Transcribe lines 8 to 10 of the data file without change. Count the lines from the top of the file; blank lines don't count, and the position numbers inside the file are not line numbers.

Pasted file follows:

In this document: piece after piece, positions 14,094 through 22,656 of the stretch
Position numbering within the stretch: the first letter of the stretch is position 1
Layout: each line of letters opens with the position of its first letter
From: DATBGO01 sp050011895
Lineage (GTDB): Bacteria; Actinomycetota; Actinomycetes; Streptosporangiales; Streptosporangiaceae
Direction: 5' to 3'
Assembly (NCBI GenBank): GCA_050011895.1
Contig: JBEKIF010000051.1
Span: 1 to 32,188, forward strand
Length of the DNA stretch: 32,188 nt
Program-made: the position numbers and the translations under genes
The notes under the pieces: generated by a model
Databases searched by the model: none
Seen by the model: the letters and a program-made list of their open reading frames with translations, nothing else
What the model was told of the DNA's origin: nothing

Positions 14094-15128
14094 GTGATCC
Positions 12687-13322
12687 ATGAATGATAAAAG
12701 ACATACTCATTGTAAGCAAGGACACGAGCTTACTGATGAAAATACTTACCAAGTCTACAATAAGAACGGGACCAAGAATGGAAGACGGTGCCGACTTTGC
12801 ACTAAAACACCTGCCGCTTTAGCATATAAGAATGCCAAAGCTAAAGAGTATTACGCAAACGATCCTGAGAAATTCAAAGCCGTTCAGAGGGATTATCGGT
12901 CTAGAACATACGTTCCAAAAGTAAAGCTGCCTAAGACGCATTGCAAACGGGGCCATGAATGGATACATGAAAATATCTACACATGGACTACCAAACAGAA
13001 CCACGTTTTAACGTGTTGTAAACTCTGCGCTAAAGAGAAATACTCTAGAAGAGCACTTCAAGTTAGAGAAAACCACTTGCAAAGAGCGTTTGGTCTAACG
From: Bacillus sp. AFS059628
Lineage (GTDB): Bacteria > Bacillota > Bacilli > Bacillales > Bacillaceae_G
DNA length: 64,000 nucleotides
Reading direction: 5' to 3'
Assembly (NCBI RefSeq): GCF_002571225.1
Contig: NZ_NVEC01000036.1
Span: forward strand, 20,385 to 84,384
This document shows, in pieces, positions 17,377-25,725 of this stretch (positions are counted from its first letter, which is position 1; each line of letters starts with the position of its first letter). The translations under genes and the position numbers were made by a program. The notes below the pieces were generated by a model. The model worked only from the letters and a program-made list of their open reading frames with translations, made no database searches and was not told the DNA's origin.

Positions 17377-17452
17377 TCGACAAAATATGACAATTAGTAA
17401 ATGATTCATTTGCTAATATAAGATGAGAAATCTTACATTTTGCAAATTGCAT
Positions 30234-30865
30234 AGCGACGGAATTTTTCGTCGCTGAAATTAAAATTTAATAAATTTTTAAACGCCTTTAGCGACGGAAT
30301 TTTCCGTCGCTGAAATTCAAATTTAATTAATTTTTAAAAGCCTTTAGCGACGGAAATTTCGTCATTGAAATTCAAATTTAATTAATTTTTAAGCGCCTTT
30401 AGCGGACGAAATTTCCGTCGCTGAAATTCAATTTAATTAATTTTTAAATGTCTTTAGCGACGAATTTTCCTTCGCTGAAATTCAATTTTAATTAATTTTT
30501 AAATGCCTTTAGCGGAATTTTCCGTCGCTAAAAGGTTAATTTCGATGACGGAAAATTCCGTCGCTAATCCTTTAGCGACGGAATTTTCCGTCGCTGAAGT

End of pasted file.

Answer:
Contig: JBEKIF010000051.1
Span: 1 to 32,188, forward strand
Length of the DNA stretch: 32,188 nt